One thing I've been putting a lot of thought into is how to teach to mastery in an environment where I'm on a strict schedule and have very limited time. I bet Black and Wiliam weren't thinking of people who have to jam what would be a whole year of algebra in high school into a semester. Still, I have decided, there will be quizzes at least weekly next semester.
This semester I gave twenty quizzes in calculus (the best 10 counted), and I'm thinking of giving quizzes every class next time I teach something from the algebra / precalc / calc sequence. Next time I'm going to make them VERY short, 3-5 minutes, and give them at the exact beginning of class. My bet is that the instructional face-time lost will trade well with increased studying.
Compare using <, >, = 0.635 __ 0.365To me, this is a simple comparison—but do teachers typically ask for work to be shown on this kind of question? If so, does the student write a subtraction problem, or perhaps draw a number line? I'll find out from Christopher's teacher, but I'm wondering about other peoples' experience. I have no problem with the requirement that the kids show their work; I think it's probably good at this stage. But I've got to know from the get-go what 'showing your work' means for each given problem, so we can practice it from the get-go.
The reason the early grades are so critical is because that is where adults have the most influence over a studentís behavior. Thereafter, peers take on a more important role in a studentís behavior. Although the progression is fairly obvious, school personnel may not respond in time to prevent this negative spiral (i.e., behavior gets worse over time). Fortunately, this negative progression can be stopped. However, teachers must be ready and willing to set up their classrooms to stop the cycle. Teachers cannot wait. They must begin to take steps to consider how they are going to promote appropriate behavior and prevent management problems from the 1st day of class.-- KDeRosa - 07 Dec 2005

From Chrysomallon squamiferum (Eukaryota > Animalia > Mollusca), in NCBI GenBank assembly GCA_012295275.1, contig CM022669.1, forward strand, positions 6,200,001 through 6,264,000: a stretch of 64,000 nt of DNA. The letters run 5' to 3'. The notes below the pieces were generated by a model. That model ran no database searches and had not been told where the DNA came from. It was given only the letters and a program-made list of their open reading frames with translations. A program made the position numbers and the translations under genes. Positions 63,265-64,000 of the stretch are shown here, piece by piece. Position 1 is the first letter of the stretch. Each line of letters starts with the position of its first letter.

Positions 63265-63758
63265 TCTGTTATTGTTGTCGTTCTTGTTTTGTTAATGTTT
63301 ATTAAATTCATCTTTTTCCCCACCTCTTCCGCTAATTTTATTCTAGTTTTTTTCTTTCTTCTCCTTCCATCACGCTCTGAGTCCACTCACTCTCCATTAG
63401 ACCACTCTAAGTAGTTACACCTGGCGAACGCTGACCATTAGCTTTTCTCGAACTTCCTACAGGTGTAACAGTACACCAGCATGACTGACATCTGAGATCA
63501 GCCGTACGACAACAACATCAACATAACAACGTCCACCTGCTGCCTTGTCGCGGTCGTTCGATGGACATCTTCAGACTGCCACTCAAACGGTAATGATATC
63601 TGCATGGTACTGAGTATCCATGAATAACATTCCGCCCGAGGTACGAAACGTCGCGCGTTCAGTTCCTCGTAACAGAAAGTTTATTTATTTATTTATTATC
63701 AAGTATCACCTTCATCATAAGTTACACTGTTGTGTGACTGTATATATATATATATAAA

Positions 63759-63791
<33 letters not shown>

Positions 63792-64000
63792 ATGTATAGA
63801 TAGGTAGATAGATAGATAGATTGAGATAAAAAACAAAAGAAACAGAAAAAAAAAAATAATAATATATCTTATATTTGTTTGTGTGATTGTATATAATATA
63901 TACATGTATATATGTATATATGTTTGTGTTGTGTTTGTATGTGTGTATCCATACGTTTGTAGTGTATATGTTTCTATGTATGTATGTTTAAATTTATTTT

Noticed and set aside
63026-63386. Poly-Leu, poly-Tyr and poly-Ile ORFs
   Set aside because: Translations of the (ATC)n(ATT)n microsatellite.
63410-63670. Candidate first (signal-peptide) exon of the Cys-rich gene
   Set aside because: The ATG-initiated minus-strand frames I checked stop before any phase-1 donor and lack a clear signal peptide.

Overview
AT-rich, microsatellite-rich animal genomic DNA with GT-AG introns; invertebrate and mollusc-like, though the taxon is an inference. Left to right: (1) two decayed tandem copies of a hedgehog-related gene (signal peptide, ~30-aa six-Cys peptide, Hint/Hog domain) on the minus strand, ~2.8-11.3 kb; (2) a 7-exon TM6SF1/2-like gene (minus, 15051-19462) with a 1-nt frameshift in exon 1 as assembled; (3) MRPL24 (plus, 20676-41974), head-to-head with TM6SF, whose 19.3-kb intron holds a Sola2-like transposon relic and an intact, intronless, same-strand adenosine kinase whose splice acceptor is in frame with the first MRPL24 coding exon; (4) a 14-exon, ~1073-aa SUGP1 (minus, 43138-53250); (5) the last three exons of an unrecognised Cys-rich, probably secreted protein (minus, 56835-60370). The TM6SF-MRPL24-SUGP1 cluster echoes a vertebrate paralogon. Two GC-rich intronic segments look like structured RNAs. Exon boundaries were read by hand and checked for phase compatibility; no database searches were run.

Third, well-paced instruction keeps students engaged and, in turn, reduces behavior problems. Inappropriate behavior often occurs during down time when students are not occupied with productive tasks. Engelmann and Becker (1978) reported that when teachers maintained a pace of about 12 responses per minute, students answered correctly about 80% of the time and were off-task only 10% of the time. However, when teachers asked only four questions per minute, the studentsí accuracy dropped to 30% and they were off-task about 70% of the time. Clearly, a brisk pace contributes to the effectiveness of instruction.From The Components of Direct Instruction which is probably the best concise summary of DI I've found to date. -- KDeRosa - 08 Dec 2005